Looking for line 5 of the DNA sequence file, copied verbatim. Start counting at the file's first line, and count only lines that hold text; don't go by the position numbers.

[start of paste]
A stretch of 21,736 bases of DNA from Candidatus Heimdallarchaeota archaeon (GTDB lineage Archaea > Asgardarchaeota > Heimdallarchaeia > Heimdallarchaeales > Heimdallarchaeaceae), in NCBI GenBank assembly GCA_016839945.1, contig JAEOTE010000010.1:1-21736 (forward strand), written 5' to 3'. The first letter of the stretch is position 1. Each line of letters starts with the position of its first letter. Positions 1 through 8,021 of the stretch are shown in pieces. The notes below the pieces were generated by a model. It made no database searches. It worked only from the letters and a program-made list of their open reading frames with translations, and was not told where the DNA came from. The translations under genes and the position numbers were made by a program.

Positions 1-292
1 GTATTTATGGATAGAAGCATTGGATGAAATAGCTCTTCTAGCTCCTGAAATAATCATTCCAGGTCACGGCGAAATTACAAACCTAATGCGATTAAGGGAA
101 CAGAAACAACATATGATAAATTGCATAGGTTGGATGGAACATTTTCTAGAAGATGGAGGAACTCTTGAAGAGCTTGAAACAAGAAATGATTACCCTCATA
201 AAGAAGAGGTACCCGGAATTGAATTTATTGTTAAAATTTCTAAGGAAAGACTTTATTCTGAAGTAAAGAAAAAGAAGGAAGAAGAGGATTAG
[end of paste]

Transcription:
201 AAGAAGAGGTACCCGGAATTGAATTTATTGTTAAAATTTCTAAGGAAAGACTTTATTCTGAAGTAAAGAAAAAGAAGGAAGAAGAGGATTAG